Though Magda seems to be a major character, early on she is offed and disappears. The scene of her discovery of the original sacrificial site and relic is gripping and, I thought, extremely well-done. There are many wonderful set-pieces throughout this book, scenes of operatic power and conviction; and many tossed-off phrases that ring pleasantly on the mind and tongue and impress me with Hand’s stylistic talent. Still, there are passages which are somewhat flat and plebeian. One feels that some of the exposition was written hurriedly to join up the high spots, or that some of the book dates back to early versions before the writer gained her full power.
Oliver and Angelica live up to their billing as gorgeously beautiful and full of magnetism, and they are easy to picture, though I thought Angelica became a bit more tawdry in the second half. Perhaps I should make it clear here that though I spoke of Sweeney reminding me of the student I was, I would never have missed all those classes–or done all those drugs–or drunk all that booze–or…. Hey, I was pretty boring. But there was for me as well, the gaping at exotic and powerful-appearing people, who seemed completely new to my experience, the sense of being on the fringe of great things, and of moving out of a childhood shell.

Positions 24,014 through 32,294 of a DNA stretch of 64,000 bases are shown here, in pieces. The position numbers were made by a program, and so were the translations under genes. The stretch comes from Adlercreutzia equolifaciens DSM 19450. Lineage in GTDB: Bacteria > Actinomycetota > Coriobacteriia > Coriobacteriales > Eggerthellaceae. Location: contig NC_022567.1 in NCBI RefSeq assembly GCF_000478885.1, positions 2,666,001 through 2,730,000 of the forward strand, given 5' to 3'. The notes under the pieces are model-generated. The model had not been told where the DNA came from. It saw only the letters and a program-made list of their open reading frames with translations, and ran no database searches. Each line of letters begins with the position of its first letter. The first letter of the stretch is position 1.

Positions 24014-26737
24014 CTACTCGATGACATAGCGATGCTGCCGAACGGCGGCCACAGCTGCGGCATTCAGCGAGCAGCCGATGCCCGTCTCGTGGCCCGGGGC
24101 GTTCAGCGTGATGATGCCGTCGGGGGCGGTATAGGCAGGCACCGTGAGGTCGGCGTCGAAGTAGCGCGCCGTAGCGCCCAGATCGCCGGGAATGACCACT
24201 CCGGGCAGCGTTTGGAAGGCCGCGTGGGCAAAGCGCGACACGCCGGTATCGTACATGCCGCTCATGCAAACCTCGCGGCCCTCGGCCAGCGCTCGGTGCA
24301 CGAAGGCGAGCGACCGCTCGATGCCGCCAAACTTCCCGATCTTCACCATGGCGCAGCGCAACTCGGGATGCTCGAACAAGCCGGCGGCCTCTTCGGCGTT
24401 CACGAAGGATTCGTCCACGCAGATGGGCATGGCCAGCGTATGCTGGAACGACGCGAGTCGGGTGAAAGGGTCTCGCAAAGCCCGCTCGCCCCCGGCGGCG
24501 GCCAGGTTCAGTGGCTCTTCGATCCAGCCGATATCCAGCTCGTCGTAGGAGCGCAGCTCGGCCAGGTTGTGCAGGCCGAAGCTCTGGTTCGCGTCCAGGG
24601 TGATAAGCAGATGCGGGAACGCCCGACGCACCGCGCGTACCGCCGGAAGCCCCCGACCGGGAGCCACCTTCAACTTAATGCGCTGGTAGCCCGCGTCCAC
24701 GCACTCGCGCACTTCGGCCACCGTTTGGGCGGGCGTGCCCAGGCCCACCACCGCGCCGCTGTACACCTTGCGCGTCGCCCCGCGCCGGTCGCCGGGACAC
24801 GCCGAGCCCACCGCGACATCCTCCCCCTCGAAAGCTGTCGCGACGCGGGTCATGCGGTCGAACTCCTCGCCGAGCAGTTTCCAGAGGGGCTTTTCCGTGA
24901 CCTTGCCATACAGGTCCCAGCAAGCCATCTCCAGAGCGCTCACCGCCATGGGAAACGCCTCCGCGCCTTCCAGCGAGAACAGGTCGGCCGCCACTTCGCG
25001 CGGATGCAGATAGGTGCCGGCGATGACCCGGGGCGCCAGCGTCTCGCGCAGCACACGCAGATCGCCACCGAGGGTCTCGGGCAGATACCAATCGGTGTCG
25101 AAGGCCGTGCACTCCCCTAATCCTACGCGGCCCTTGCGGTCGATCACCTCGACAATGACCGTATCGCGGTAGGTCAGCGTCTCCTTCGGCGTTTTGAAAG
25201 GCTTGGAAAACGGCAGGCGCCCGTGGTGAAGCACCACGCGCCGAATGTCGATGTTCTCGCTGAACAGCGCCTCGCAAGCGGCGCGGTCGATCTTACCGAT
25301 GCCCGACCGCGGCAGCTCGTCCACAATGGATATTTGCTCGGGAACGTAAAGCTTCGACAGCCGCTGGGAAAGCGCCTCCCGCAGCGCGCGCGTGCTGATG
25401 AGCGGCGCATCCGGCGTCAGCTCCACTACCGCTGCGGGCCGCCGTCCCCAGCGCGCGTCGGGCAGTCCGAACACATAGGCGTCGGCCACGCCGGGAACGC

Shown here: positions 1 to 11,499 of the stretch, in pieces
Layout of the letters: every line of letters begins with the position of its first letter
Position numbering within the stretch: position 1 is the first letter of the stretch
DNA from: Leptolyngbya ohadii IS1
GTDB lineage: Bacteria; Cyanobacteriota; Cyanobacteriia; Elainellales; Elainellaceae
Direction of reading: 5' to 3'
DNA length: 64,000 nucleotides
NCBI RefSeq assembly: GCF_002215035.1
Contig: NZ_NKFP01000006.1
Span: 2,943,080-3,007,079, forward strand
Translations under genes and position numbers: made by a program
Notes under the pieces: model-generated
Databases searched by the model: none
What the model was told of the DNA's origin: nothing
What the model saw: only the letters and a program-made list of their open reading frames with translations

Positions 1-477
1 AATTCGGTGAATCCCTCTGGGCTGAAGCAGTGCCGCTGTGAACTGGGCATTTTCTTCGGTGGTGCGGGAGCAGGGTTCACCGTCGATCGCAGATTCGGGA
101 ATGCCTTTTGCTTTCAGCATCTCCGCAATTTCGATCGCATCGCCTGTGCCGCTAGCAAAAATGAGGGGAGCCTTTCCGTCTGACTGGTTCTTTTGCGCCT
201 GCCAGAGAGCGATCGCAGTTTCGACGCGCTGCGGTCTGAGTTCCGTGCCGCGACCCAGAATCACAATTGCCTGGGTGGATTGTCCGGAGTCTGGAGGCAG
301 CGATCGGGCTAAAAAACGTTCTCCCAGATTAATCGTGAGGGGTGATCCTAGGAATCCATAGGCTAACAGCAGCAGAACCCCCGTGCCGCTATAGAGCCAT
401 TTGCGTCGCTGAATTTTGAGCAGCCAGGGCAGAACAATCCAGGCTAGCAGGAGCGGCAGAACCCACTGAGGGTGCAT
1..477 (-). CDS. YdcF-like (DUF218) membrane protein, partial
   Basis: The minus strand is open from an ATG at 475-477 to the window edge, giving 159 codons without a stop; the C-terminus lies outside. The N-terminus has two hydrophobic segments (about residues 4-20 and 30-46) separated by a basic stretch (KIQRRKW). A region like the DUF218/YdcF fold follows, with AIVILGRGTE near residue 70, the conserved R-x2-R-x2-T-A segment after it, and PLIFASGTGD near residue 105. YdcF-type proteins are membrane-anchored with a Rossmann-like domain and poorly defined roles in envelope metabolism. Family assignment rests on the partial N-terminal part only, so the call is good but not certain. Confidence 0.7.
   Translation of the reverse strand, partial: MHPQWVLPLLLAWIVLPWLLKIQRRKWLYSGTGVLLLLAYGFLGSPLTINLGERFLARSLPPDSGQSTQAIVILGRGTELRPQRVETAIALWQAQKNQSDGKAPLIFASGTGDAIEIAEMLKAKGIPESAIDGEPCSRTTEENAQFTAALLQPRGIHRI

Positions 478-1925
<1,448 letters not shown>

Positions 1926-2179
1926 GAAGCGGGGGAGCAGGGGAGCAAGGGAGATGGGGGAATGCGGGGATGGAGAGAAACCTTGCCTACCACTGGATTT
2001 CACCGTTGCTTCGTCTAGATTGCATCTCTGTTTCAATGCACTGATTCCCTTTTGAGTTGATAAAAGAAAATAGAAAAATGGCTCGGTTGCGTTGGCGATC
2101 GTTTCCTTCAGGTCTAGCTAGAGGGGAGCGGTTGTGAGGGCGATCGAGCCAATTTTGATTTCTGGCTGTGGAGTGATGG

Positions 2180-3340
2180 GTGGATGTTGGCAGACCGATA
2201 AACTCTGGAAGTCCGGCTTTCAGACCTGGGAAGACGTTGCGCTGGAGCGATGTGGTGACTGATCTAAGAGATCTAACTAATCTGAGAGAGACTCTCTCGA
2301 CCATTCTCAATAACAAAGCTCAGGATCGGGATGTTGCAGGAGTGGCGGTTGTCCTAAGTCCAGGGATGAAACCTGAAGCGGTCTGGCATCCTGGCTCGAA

Hand does houses and their furnishings extremely well. I loved the little carriage house, the large Craftsman-built house of the ill-fated “retreat,” Angelica’s desert villa, and the places of the Benandanti. And would have liked to live in some of these places (given a lot less excitement!).
Did Augustine really say that about Greek men taking over and the women losing their names? It’s like the theory Mary Renault propounds in The King Must Die; I don’t know where Renault got it.